Tuesday, June 11, 2024

Understanding Stamp Duty on Land Transfer

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Nyongesa Sande
Nyongesa Sandehttps://bizmart.africa
Nyongesa Sande is a Kenyan blogger, Pan Africanist,c olumnist Political Activist , blogger, informer & businesman who has interest in politics, governance, corporate fraud, human rights and television personality.

Stamp duty is the tax a government places on legal documents, usually in the transfer of assets or property. Governments impose stamp duties, also known as stamp taxes, on documents that are needed to legally record certain types of transactions. In this blog, we are going to answer a number of questions in relation to this topic including:

  1. Who pays for stamp duty in Kenya?
  2. How much is stamp duty on land in Kenya?
  3. Stamp duty exemptions
  4. Is stamp duty payable on a gift in form of property?
  5. How is stamp duty and registration calculation done in Kenya?
  6. How to generate stamp duty payment slip on iTax
  7. Instruments assessed for stamp duty

Who pays for stamp duty?

In Kenya, this fee is paid by the purchaser of the property to the government based on the current value of the property. In Kenya, the rate is 4% for any property within a municipality and 2% for those away from municipalities. Just for caution, as a way to avoid paying more cost it is important to ensure that the transfer of the property is done in a formal way through the lands registry.

This saves you the cost of having to pay more stamp duty when the property appreciates rather you pay based on the current value of the property.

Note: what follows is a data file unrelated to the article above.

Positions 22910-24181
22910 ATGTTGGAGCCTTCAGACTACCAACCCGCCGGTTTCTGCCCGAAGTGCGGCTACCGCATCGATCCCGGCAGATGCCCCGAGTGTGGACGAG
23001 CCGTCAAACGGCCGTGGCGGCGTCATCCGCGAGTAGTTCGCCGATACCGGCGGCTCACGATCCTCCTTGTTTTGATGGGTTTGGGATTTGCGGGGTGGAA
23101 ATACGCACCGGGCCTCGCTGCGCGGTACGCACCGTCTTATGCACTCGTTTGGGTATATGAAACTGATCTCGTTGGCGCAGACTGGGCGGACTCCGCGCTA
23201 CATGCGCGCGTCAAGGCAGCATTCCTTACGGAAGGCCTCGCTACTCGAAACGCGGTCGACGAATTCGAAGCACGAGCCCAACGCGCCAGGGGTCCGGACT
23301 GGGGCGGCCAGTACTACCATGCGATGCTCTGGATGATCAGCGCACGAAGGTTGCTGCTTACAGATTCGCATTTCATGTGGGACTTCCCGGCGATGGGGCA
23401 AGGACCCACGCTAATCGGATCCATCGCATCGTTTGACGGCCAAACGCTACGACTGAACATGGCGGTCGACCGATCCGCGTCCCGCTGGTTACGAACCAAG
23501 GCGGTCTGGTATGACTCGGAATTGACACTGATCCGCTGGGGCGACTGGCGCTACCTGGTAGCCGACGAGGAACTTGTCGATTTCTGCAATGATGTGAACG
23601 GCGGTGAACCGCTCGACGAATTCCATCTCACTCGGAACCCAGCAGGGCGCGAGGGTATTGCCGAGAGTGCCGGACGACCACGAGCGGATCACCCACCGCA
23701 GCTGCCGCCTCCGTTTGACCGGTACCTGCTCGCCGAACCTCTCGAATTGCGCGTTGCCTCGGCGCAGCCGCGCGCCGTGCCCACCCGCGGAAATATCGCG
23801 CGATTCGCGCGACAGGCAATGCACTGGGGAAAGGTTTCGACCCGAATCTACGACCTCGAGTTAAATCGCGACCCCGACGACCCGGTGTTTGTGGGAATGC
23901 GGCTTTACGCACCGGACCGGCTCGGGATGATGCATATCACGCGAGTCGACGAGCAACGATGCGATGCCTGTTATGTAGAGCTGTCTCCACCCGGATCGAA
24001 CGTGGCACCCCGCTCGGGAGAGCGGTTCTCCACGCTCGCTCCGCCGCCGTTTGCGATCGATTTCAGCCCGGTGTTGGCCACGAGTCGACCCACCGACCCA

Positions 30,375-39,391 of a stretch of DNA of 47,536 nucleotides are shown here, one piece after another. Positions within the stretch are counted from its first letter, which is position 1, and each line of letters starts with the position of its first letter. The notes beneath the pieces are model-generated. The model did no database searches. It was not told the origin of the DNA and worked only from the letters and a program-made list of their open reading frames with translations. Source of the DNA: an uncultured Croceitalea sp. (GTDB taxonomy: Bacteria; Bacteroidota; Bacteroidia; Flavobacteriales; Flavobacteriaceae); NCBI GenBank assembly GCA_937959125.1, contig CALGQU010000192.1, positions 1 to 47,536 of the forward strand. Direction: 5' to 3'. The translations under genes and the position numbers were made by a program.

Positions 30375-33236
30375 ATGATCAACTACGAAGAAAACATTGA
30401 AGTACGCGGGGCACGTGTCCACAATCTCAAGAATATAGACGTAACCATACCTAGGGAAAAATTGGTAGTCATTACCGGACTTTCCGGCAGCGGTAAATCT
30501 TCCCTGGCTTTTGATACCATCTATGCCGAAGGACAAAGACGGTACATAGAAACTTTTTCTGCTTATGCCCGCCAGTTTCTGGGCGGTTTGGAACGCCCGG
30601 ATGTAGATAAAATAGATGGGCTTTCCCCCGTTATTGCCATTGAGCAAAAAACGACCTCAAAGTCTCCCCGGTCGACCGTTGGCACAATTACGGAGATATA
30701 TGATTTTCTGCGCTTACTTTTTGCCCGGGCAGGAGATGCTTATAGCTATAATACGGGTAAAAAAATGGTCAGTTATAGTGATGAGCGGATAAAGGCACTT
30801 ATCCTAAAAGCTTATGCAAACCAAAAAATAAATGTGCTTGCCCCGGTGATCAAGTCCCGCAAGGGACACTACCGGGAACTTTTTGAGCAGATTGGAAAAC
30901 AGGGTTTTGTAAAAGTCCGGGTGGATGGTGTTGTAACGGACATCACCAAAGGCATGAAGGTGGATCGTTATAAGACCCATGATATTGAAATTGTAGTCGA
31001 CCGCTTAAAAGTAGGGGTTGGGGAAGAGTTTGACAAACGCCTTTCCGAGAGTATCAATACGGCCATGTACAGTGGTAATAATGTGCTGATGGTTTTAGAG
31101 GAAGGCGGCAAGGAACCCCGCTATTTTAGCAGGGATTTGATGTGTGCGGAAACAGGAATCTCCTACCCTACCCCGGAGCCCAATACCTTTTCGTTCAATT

Knowledge is power and when doing land transactions, it is important to take advantage of exemptions available and save on costs. There are various exemptions by Kenya Revenue Authority. Below are some of the exemptions that you need to be aware of:

  1. Transfer of land to charitable organizations as gifts.
  2. Transfer of property between spouses.
  3. Transfer of family property to the members on demise of a family member in whose name the property was registered.
  4. Transfer of land from a Holding Company and its Subsidiaries where the holding company owns not less than ninety percent (90 %) of the shares of the subsidiary, etc.
  5. Transfer of family property to a company wholly owned by the same family (By virtue of Legal Notice Number 92 of 2007 issued pursuant to section 106 of the Stamp Duty Act).

How to generate stamp duty payment slip on iTax

Technology has grown rapidly and governments across the world are embracing technology and electronic services. KRA also embraces online services to increase convenience and efficiency to their members. One such platform is iTax which simplifies the process of making tax transactions. With iTax you can generate a payment slip conveniently using these steps at the comfort of your home or office:

  1. Log on to the taxpayer’s iTax portal
  2. Select “Payment Registration”
  3. Under Tax Head select “Agency Revenue”